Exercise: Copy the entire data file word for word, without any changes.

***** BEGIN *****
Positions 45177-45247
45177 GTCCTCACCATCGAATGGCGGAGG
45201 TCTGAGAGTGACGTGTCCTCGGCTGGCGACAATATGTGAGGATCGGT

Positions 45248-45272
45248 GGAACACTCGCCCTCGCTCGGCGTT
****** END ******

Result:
Positions 45177-45247
45177 GTCCTCACCATCGAATGGCGGAGG
45201 TCTGAGAGTGACGTGTCCTCGGCTGGCGACAATATGTGAGGATCGGT

Positions 45248-45272
45248 GGAACACTCGCCCTCGCTCGGCGTT